When a Signal in Space Isn’t Enough
Dr. Todd Walter, Stanford University
Five to ten meters might seem like pretty good real-time accuracy. But not when you’re landing an airplane or guiding a farm vehicle through a field.
Contrary to a widely held public impression, the elimination of GPS Selective Availability in 2000 did not take care of the needs that many users have for enhanced GNSS capabilities.
Indeed, various “augmentations” have been developed to meet the requirements of some applications for better accuracy, availability, or integrity (the assurance of the quality of a signal) than are available from GNSS signals in space.
These enhancements have included private solutions, such as off-the-shelf real-time kinematic positioning equipment or more robust and accurate differential corrections from commercial service providers. Additionally, several public land-based augmentation systems exist, including the U.S. Nationwide Differential GPS operated by the U.S. Coast Guard and the U.S. Army Corps of Engineers, the National Geodetic Survey’s Continuously Operating Reference Stations (CORS), and the International GNSS Service (IGS), which provides high-accuracy data on GNSS satellite orbits for use by the world’s geophysical community.
Perhaps the largest and most widespread efforts are the satellite-based augmentation systems (SBAS) being created by government entities around the world, typically associated with aviation-related agencies. These include such programs as the U.S. Wide Area Augmentation System (WAAS) operated by the Federal Aviation Administration (FAA) and the European Geostationary Navigation Overlay Service (EGNOS) currently operated by the European Satellite Services Provider on behalf on behalf of the European Union.
SBAS activities are linked by various organizations to ensure that all certified aviation receivers are compatible with all operational SBAS systems. This means that all service providers and all receiver manufacturers need to have the same understanding of the message format and contents. In the United States, an RTCA Inc. working group two meets three times a year and enables service providers, receiver manufacturers, and the user community to discuss SBAS performance, interpretation of the standards, and future planning. RTCA is also the U.S. agent for contributing to the minimum operational performance standards (MOPS) that provide the most detailed description of how to implement an SBAS.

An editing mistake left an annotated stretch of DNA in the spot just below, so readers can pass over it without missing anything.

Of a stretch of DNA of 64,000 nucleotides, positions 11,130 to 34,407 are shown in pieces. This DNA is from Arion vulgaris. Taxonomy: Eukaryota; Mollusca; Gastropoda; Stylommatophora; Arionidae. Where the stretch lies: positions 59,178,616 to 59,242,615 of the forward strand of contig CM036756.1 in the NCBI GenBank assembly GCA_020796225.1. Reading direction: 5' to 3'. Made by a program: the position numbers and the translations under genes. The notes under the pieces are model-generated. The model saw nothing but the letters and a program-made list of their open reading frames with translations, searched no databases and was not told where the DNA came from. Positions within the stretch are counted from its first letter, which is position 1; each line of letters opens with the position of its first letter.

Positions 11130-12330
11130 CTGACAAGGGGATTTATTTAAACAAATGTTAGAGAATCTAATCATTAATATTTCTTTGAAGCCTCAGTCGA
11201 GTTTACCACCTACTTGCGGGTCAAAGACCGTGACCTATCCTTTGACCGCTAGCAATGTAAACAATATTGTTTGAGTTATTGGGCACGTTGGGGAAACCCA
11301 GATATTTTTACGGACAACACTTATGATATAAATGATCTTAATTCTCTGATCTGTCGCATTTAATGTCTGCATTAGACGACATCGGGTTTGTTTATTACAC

The European Organization for Civil Aviation Equipment (EUROCAE) Working Group 62 meets twice a year to plan for inclusion of Galileo in future avionics. Finally, the International Civil Aviation Organization (ICAO) is the top-level organization in which civil aviation authorities around the world establish the standards and recommended procedures for all navigation systems.
We asked Dr. Todd Walter to bring us up to date on the status of GNSS augmentation efforts. Walter is a senior research engineer in the Department of Aeronautics and Astronautics at Stanford University and has a long history with international SBAS programs, including WAAS, for which he is helping design future architectures to provide aircraft guidance. Walter also works with the FAA and GPS Directorate on incorporating integrity concepts into GPS III. He is a fellow and current president of the Institute of Navigation.
IGM: What interference/jamming risks exist for augmentations systems? What efforts are being made to prevent or mitigate such risks?
WALTER: Ground-based local area augmentation system (LAAS) reference receivers are located very near to one another at their current installations, which makes them vulnerable to simultaneous outages from strong jammers as was observed at the Newark airport installation. Currently LAAS is investigating several changes such as increasing the separation between antennas, better shielding between the antennas and the likely sources of jamming, and different antenna designs to better reject jamming. Other airport installations are able to obtain much better separation of the antennas from likely sources of jamming.